Source: Getty ImagesGet virtual Valentine’s Day is still a big deal for bakers, but the way they shift their wares may change.“Most of our sales this year will be online so there will be a big uplift through this channel,” notes Ginger Bakers’ Smith.Fulop Gabor, owner of London-based Jack & Beyond, believes that bakers can seize opportunities by offering UK wide shipping or local, contact-free delivery services.“Bakers should focus on working on their online presence by setting up a user-friendly website and online shop and start marketing their products to target audiences via social media such as Instagram and Facebook,” he adds.Gabor says that Valentine’s sales should not be too affected by lockdown, as the romantic day can easily be celebrated indoors. However, job losses and redundancies could include how much people spend on gifts this year. Source: Dawn FoodsDoughnutsForget chocolates, this Valentine’s Day consumers are opting to share the love with doughnuts.“Doughnuts are making a strong appearance again, along with plenty of vegan options,” adds Dawn Foods’ Passmore.Dawn is tapping into this trend with a new lovestruck recipe. Recipe developer and influencer Emma Hanton has whipped up Valentine’s vegan raspberry doughnuts for bakers to use. Made from Dawn’s new vegan doughnut mix and vegan fruit filling and glaze, the raspberry flavour amps up the nostalgia factor, it adds.Elsewhere, Krispy Kreme has teamed up with sweet brand Love Hearts on its range of heart-shaped doughnuts while Doughnut Time has created heart-shaped delights suitable for home delivery. Its range includes jam- and chocolate-filled treats as well as DIY options. Source: Bloom BakersLetterbox giftingLockdown restrictions mean that many couples will be spending Valentine’s Day apart. As such, letterbox gifting has become more popular than ever, with consumers posting iced biscuits, macarons or brownies to loved ones.“Gifting, sending loved one’s special treats and showing appreciation has definitely increased, this has become so much easier to do with many businesses making online purchasing simple, slicker and accessible,” says Lisa Smith from Ginger Bakers.Leeds-based Bloom Bakers, for example, has launched a new range of Valentine’s letterbox biscuits. For the first time this year, the brand has launched a dedicated Valentine’s shop with its most popular messages. Consumers can choose from Missing You Biscuits at £22.50 or an Individual Valentine’s Biscuit for £6 emblazoned with ‘You = Happy’.“Valentine’s Day is the perfect occasion for sending cakes in the post and we are seeing many bakeries, cafes and restaurants making the most of this business opportunity, using social media platforms to communicate their offering,” says Jacqui Passmore, marketing manager UK and Ireland at Dawn Foods.“We are going to see thousands of brownies delivered by post too. There has been massive growth in on-line brownie delivery businesses as brownies are easy to make, for example, using Dawn’s Brownie Mix and make a great gifting item.” Source: Dawn FoodsValentine’s Day will likely be a bit different this year, but that doesn’t mean consumers don’t want to spread the love with flowers, chocolates and, er, doughnuts.To celebrate a Valentine’s like no other, bakers have adapted their offerings to fit a romantic occasion amidst a pandemic. There’s letterbox gifting, doughnuts and bite-size treats, which have all boomed in popularity.Lovingly Artisan, Paul Bakery and Pleesecakes, meanwhile, have already tapped into these trends with a host of new products. Here are some bakery trends sure to get hearts racing on 14 February: Source: Tiree Dawson PhotographyLocal pride Over the past twelve months, there has been a great appreciation for all things local and Ginger Bakers believes this will carry over to 14 February.“For Valentine’s Day this year we have collaborated with one of our neighbours in Cumbria. Shed 1 is a gin distillery and has a great seasonal gin, with buoyant alcohol sales during lockdown this seemed a perfect partnership,” says owner Lisa Smith.Called Shed Loads of Love, the cake is inspired by the classic Persian Love Cake and comprises dried edible rose petals and chopped pistachios. Source: Jack & BeyondBite-size Lockdown has increased the demand for smaller cakes and desserts that serve two people.As Valentine’s dinners at home become the norm, a host of high street retailers including M&S, Aldi and Morrisons have unveiled ‘Dine in for Two’ offers.Bakers everywhere, meanwhile, are rolling out miniature bakes, from cheesecakes to pavlovas.Cheesecake specialist Pleesecakes, for example, has created individual portions of heart-shaped cheesecakes including caramel & butterscotch, vanilla with a coconut twist and Nutella variants.Jack & Beyond, on the other hand, has a range of Valentine’s Day Cupcakes with an rsp of £3.60. These vanilla cupcakes are finished with buttercream icing and a topping of meringues.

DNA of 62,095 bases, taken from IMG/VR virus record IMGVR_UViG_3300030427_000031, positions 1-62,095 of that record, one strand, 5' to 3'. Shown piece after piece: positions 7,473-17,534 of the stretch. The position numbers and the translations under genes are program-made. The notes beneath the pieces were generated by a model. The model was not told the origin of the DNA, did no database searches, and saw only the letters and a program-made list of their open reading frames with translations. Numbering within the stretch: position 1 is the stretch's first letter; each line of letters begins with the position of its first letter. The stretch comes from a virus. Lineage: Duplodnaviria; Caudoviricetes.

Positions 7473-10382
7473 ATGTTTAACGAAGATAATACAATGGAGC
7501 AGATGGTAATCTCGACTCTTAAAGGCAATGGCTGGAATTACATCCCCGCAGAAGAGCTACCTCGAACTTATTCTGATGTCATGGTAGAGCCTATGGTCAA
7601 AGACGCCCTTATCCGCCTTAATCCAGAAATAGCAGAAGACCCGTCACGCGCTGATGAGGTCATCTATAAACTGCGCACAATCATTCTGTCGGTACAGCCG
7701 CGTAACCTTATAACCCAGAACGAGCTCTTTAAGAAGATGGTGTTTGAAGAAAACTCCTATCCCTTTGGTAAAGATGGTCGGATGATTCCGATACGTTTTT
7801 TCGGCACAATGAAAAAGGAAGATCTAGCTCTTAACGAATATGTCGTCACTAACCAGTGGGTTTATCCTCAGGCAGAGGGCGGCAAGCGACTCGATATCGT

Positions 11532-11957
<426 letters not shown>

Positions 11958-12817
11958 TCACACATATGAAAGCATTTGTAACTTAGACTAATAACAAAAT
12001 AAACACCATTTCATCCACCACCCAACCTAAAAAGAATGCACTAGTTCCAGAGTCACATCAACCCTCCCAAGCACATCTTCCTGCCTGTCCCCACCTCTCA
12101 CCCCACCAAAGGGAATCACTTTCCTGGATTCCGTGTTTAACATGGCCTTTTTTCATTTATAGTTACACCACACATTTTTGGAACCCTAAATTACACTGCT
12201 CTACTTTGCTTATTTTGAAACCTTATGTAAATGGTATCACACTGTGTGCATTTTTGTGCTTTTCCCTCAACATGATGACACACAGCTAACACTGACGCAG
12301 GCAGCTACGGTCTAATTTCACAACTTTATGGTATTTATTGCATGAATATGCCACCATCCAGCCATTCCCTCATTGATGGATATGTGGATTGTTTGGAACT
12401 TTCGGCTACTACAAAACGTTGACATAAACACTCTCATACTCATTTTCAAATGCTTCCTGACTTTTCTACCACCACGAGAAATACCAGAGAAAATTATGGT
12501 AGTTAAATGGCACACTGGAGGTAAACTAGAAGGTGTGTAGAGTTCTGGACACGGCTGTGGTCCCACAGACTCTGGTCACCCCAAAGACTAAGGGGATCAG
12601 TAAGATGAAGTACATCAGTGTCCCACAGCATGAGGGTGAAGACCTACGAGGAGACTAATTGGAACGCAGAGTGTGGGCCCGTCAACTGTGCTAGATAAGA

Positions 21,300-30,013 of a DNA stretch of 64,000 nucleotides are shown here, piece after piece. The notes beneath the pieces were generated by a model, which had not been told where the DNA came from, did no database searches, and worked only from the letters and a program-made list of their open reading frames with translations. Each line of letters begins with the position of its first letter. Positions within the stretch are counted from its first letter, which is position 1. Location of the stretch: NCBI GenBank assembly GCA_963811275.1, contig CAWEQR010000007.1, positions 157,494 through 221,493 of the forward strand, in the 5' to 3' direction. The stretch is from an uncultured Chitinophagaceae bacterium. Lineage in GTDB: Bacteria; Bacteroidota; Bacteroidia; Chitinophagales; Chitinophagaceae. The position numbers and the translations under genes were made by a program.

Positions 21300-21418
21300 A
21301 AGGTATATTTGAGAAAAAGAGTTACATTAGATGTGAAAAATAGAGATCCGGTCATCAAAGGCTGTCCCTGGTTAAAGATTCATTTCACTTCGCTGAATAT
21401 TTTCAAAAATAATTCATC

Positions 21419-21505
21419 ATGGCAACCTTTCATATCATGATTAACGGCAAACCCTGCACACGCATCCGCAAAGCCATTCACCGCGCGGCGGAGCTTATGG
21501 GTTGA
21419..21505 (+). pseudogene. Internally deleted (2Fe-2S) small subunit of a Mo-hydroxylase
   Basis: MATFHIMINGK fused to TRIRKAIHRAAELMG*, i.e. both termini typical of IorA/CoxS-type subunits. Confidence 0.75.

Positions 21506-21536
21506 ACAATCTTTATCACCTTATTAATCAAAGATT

In the late 1980s David Brooks was reporting from Europe for The Wall Street Journal as a wave of reform swept the world. Across five years he would cover the fall of Berlin Wall, the breakup of the Soviet Union, the Maastricht Treaty, Nelson Mandela’s release from prison, the end of apartheid, and the Oslo peace process.It was “all good news,” Brooks said, except for the one story he mostly ignored: Civil war in Yugoslavia.“In retrospect, that was the most important thing that happened while I was there because that led to what we’ve seen ever since, and that’s tribalism,” Brooks, now a columnist for The New York Times, told a Harvard audience on Wednesday.The rise of tribalism in the U.S. was among Brooks’ topics during a talk at the Ash Center for Democratic Governance and Innovation. American tribalism and the appeal of President Trump, he said, owe largely to a shift from a community ethos to one of rugged and rebellious individualism.There are pros and cons to both, Brooks said. From 1932 to 1964, community was central to a sense of self and connectedness, and citizens put faith in big organizations — government, unions, corporations — to solve big problems.But if trust and “humility” were easier to find back then, Brooks said, so were rampant racism, sexism, and anti-Semitism, as well as more emotional distance in families, particularly between fathers and their children, and deeper conformity.The 1960s, Brooks said, produced a turn from “we are in this together” to a “free to be myself” sense of liberation that charged a range of social movements, including for expanded Civil Rights. But now, decades later, the country is “suffering a lot of the effects of individualism,” he said. Brooks pointed specifically to three social chasms: loneliness and isolation; a distrust of institutions; and a crisis of purpose.“What happens when you leave people naked and alone?” Brooks said. “Well, they do what anybody does with our revolutionary history — they revert to tribe.”,The Trump campaign understood that partisan conflict had shifted away from the size of government to a debate about the embrace or rejection of globalization. And he pounced. Deft with political theater, the future president “was good at exposing the holes of the old order … at picking every wound we have and sticking a red hot poker into it.”Brooks sees a moderating influence in organizations focused on missions such as civic education, rebuilding community, social mobility, and a better understanding of what our American purpose is “around the world.” The country needs to develop a better understanding of “why living in a democratic society is a better way of life,” he added. Perhaps most important, Brooks said, is that we look outward from our tribes in a spirit of “I commit to you.”Commitments, whether to a person or a profession, a community or a set of ideas, give us our identity, sense of purpose, higher definition of freedom, and moral character, Brooks said.Commitment to nation is the biggest challenge facing the country, he said, but it’s not insurmountable. The journalist sees hope in strong communities “rallying to action.”“People figure stuff out,” he said. “And the writers who say, ‘It’s the end of,’ ‘It’s the decline of’ — people like us, we are always wrong.”
Ghana hold the advantage to qualify to the 2013 African Youth Championship finals after beating Morocco 4-1 on Sunday in the final round first leg tie.The Black Satellites took the lead through South Africa-based winger Frank Sarfo Gyamfi who finished off a through pass from Moses Odjer in the 31st minute.But the Atlas Cubs came back from the break revitalized and levelled the scoring two minutes into play.Striker Chibi Mohammed made use of a counter-attack to beat Ghana goalkeeper Felix Annan.Seven minutes later, Ghana captain Lawrence Lartey headed home from a Derrick Mensah corner to give the Satellites the lead.Substitute Frank Acheampong was at the right place to head in the third goal on 58 minutes after a goal bound shot deflected off the body of a Moroccan. On the 90th minute mark, the Thailand-based player rounded the Moroccan goalkeeper after a delicious counter-attack to seal the win for the 2009 Africa and World champions.Ghana travel to Rabat in a fortnight time for the second leg tie.